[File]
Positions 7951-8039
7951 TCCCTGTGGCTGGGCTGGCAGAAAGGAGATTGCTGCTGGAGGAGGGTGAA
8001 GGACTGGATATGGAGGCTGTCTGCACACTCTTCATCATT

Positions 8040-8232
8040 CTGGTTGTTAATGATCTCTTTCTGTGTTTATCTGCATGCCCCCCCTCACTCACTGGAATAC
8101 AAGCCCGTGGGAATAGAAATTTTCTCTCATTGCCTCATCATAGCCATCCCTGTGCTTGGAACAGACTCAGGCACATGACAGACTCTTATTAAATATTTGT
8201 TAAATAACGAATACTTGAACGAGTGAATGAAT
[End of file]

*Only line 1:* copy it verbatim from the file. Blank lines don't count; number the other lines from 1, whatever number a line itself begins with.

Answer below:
Positions 7951-8039